With immigration laws changing, it can be challenging to understand the process needed for foreign-born spouses and families of working U.S. citizens to reside in this country. While there are a number of online resources available, it can help to have seasoned legal counsel that is well-versed in current law to provide immigration services to Royal Oak and Detroit area residents.
According to the American Immigration Council, Michigan has a growing immigrant community, with 40% of the state’s immigrants having a college or higher-level degree. While 7% of Michigan residents are immigrants, another 7% have at least one immigrant parent. And more than half of all immigrants in the state are naturalized U.S. citizens.
The application process for K visas
There are a variety of eligibility requirements for a fiancé, spouse of family member to meet when applying for a family immigration visa, so it is important to know which one you are seeking.
The K-1 visa, also known as the fiancé visa, permits an individual to enter the United States as a nonimmigrant with the intention of marrying their U.S. citizen fiancé within 90 days. After marriage, this visa-holder can then apply for an immigrant visa. Minor children accompanying nonimmigrant fiancées are eligible to receive K2 visas.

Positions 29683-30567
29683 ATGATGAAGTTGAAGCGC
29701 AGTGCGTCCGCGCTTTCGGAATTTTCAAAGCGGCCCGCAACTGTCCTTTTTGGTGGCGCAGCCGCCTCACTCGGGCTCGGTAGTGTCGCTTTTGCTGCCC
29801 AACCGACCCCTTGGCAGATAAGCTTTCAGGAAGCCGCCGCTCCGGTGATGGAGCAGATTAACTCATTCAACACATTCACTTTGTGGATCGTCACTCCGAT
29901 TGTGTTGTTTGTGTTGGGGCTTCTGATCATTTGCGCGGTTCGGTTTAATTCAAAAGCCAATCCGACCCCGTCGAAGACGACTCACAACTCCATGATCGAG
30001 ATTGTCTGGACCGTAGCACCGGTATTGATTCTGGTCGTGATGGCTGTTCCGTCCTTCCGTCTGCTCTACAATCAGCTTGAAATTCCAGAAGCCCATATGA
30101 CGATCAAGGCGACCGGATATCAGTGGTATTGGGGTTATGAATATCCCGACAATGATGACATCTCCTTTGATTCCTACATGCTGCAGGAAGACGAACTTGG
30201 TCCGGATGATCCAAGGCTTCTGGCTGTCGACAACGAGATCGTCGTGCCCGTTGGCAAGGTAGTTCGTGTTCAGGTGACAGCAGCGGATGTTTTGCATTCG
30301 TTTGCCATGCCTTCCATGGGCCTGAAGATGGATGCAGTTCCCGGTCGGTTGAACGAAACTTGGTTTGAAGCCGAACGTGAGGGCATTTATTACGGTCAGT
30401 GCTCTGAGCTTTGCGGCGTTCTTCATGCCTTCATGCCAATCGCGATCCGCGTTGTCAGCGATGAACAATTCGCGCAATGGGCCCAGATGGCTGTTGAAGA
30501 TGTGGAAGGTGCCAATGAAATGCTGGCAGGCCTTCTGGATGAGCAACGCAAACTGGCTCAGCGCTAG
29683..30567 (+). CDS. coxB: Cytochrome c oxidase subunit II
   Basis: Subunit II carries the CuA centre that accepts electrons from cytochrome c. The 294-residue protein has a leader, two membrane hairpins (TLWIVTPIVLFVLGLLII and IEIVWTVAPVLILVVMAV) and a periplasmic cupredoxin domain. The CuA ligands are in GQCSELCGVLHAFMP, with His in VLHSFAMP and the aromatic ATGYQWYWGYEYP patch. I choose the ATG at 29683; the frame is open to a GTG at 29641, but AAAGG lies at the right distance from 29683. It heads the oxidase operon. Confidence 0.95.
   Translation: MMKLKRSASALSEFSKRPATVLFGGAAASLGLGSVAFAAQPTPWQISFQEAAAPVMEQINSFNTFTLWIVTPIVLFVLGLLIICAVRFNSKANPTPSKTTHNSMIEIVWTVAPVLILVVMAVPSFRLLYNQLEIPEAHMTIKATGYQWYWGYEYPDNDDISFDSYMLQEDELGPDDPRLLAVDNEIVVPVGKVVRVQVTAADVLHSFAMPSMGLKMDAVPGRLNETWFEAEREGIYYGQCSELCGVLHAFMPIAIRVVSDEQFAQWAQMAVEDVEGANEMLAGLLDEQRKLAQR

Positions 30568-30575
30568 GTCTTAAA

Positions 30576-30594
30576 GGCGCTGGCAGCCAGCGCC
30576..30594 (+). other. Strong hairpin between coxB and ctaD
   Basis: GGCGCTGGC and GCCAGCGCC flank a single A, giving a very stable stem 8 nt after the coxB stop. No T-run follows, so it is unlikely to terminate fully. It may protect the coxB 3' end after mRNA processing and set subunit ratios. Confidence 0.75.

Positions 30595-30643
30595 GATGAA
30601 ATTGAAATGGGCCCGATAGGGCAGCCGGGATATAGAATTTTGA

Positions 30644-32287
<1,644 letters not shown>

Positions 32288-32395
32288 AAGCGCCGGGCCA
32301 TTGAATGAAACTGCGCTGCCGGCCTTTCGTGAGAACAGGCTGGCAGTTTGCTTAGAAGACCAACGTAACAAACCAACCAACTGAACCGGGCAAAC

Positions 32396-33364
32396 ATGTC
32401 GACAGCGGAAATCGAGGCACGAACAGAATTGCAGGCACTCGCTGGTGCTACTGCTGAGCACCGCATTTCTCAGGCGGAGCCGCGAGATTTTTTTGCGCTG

A foreign-citizen spouse of an American citizen can apply for a temporary K3 visa while awaiting approval of a residency petition. The K3 and K4 (for the children of the foreign-citizen spouse) visas were created to minimize the time of physical separation of a U.S. citizen to his family while they await approval for residency. If the marriage was outside of the United States, the foreign citizen must apply for the K3 visa from the country where the marriage took place.
There are also specific requirements that must be met during the visa application process, including:
- Required documents, passporets, such as birth, marriage, divorce or police certificates
- Medical examinations and/or vaccinations
- Evidence of financial support
- Payment of fees
Filing petitions for alien relatives
The steps in this process become complicated, as they must be filed in a certain order. The U.S. citizen sponsor first files the Form I-130, the Petition for Alien Relative to the U.S. Citizenship and Immigration Services (USCIS) office, and then upon the USCIS notice of receipt of that petition, the sponsor then files the Form I-129F, which is the Petition for Alien Fiancé(e).
Once the I-130 and I-129F petitions have been approved, the need for a K3 or K4 visa will be at an end.